Record small ozone hole as stratospheric warming reaches the surface
A rare sudden stratospheric warming has caused the smallest ozone hole on record this year and could now be influencing weather patterns in the southern hemisphere.
Every winter, a band of powerful westerly winds develop high above Antarctica and circulates the South Pole. This 'stratospheric polar vortex' keeps a large mass of cold air locked above Antarctica throughout winter, before gradually breaking down in spring.
On rare occasions, rapid warming in the stratosphere - around 30-40km above Antarctica - can disrupt the polar vortex prematurely in late winter and early spring. This phenomenon, known as sudden stratospheric warming, can set off a sequence of events that affect processes at varying levels of the atmosphere during the following several months.
A sudden stratospheric warming started to occur in the southern hemisphere in late-August this year. This is thought to have been one of the strongest episodes in recent decades.
Image: Modelled air temperature at the 10hPa level showing sudden stratospheric warming over Antarctica on Friday, August 31, 2019.
While sudden stratospheric warming events occur roughly once every two years in the northern hemisphere, they are rare over the South Pole. According to NIWA, there have only been two other significant sudden stratospheric warming episodes in the last six decades.
When this stratospheric warming started in late August, the rarity of the event made it difficult to predict what the flow-on effects would be during the weeks and months ahead. However, we now know that it has significantly reduced the size of this year's ozone hole and could soon be impacting weather patterns across the southern hemisphere.
Record small ozone hole
Ozone protects us from harmful radiation emitted by the sun. Most of the ozone in our atmosphere is found 15-30km above the ground in the stratosphere, although in the 1970s it was discovered that some human-produced chemicals were depleting this ozone layer.
This discovery led to swift global action to phase out the use of all major ozone depleting substances. Thanks to this change, the ozone layer is expected to recover to pre-1980 levels over the mid-latitudes by 2050 and over Antarctica by 2065.
Image: Time-lapse photo of an ozonesonde being released into the atmosphere on September 9, 2019 to measure ozone over the South Pole. Source: NASA/Robert Schwarz
Each year, a unique combination of meteorological and chemical conditions inside the stratospheric polar vortex causes a hole in the ozone layer to appear above Antarctica, during winter and early spring. This ozone hole usually grows to a maximum area of about 20 million square kilometres in late September or early October. However, this year the ozone hole only reached 16.4 million square kilometres, its smallest peak size since observations began in 1982, according to NASA.
Image: The peak of this year's ozone hole on September 8th, 2019. Source: NASA
The ozone hole is gradually getting smaller as the concentration of ozone depleting substances declines in our stratosphere. However this year's record low peak size was largely due to the recent sudden stratospheric warming.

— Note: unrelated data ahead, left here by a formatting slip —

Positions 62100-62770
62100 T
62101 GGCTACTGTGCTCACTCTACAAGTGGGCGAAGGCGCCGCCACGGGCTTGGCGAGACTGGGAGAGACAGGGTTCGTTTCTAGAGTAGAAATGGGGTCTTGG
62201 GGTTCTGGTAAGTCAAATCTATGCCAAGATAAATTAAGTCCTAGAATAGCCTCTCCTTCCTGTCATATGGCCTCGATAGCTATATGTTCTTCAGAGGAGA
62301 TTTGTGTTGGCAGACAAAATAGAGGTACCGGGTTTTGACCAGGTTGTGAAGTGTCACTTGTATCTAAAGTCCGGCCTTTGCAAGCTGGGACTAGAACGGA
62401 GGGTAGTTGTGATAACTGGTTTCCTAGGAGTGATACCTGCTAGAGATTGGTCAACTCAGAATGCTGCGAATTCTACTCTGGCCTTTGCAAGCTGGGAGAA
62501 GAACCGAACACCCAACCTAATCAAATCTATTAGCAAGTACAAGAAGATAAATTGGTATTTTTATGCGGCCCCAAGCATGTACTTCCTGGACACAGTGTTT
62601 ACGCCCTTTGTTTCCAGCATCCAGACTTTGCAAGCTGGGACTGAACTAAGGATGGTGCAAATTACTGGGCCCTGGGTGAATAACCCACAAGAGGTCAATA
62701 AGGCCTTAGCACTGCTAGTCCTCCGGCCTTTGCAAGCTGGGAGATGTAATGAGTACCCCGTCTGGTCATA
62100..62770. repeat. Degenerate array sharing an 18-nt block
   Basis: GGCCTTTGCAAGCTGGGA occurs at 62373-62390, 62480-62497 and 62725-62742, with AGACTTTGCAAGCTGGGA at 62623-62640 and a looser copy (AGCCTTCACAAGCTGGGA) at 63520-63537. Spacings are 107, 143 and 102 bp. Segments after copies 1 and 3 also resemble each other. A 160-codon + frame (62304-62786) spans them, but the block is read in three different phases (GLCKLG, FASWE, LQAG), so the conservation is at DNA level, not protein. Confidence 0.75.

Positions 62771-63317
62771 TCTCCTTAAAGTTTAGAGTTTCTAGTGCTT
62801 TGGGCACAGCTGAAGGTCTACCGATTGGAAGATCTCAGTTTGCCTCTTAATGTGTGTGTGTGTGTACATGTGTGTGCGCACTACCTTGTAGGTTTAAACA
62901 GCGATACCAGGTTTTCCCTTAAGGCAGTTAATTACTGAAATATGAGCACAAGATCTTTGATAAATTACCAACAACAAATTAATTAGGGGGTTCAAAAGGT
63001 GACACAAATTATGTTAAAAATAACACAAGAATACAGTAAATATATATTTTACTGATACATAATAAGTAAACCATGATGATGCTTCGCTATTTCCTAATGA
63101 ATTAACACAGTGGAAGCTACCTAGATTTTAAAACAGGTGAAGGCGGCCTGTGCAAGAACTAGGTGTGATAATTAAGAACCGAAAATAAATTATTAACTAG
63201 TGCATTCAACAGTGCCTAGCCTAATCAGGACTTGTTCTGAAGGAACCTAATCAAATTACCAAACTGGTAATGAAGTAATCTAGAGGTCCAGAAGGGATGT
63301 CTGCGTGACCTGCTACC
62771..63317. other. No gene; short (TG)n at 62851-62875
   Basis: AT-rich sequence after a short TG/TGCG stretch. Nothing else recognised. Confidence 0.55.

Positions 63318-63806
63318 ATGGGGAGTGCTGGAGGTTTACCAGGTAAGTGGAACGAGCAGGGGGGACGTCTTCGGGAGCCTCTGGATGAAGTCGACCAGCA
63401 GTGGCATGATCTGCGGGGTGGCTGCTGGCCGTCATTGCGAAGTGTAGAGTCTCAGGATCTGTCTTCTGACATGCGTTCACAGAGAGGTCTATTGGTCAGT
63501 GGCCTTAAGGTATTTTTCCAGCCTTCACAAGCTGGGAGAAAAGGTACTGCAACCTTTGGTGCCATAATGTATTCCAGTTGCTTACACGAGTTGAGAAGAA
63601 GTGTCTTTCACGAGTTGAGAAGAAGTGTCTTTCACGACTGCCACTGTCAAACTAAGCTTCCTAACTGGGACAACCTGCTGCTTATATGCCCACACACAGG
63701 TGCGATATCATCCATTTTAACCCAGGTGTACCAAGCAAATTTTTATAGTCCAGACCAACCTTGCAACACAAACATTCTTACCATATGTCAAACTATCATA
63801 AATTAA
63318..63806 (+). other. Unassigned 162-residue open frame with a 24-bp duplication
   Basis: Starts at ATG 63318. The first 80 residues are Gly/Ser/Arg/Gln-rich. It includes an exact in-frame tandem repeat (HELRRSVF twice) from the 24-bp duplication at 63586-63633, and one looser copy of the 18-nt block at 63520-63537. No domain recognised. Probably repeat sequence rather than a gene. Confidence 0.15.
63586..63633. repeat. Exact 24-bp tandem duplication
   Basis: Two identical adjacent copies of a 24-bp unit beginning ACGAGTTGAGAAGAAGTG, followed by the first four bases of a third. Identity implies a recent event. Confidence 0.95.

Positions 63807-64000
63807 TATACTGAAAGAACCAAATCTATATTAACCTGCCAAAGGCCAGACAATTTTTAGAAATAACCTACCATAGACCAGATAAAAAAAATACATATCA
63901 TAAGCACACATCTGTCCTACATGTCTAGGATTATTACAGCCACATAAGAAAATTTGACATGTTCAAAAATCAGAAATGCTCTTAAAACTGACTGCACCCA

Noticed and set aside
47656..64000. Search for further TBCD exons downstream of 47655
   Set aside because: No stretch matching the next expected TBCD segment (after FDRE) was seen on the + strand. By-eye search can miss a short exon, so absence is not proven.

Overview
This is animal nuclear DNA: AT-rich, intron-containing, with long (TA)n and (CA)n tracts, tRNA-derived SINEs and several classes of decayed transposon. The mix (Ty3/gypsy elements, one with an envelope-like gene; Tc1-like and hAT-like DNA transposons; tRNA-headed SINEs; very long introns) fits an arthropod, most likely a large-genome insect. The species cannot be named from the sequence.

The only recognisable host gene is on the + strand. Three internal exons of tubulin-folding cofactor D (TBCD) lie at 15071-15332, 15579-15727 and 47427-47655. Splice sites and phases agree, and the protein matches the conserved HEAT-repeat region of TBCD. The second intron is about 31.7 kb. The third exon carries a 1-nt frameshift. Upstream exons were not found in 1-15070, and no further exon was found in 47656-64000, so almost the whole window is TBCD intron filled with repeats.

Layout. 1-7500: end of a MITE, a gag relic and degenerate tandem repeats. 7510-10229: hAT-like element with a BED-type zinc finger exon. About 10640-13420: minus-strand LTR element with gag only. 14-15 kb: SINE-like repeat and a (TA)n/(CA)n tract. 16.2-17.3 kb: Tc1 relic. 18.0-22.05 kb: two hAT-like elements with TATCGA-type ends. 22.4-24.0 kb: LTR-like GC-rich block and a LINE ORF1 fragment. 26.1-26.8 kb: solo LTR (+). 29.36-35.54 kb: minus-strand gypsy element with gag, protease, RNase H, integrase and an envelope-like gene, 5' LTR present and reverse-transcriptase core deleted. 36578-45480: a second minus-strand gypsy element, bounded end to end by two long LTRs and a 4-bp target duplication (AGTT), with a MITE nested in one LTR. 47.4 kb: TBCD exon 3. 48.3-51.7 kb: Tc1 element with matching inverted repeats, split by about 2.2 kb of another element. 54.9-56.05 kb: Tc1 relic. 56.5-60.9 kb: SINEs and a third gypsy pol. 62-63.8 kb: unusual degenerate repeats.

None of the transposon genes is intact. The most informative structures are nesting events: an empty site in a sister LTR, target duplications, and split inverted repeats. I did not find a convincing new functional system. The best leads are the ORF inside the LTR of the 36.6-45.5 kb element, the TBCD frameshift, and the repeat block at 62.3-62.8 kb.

Weather near the ground
Sudden stratospheric warming events happen at such high altitudes that they initially have no perceivable effect on the weather near the ground. However, the sudden warming that started in the stratosphere back in late August is now interacting with the lower levels of the atmosphere. This interaction could influence weather patterns in the southern hemisphere during the next couple of months.
Perhaps the best known surface-weather related consequence of sudden stratospheric warming in the southern hemisphere is a shift in the Southern Annular Mode (SAM).
The SAM is an index that measures the north-south displacement of a belt of westerly winds that flow through the troposphere (near the ground) between Antarctica and Australia. When the SAM index is negative, this westerly wind belt shifts towards the equator and during a positive SAM, the westerlies contract towards the South Pole.
Sudden stratospheric warming in the southern hemisphere has been found to cause an increase in negative phases of the SAM when it filters down to the surface. This connection between the stratosphere and troposphere, which is called downward coupling, appears to be happening now.
"Based on historical relationships for other stratospheric warmings and what we can diagnose [from recent observations], we think there is downward coupling from the polar stratosphere happening now and will lead to stronger negative SAM" said Harry Hendon, Senior Principal Research Scientist at the Bureau of Meteorology.
Negative SAM episodes during late spring and summer tend to promote more rainfall in western Tasmania and drier-than-usual weather elsewhere in eastern and southeastern Australia. This drier weather in the nation's east and increased windiness in the south also increase the potential for bushfires.
The SAM index is currently negative and at its lowest value since early September, with forecasts suggesting it could drop even further over the coming week.
Image: Southern Annular Mode index with obeervations in black and ensemble forecasts in red. Source: NOAA
Looking further ahead, there is an increased likelihood that we will see more dips in the SAM during the next few months.
According to Harry Hendon, "historically, a sudden stratospheric warming will shift the odds toward [negative] SAM from October to January, so we can still expect occurences of low SAM as a result of the stratospheric warming over the next two months or so."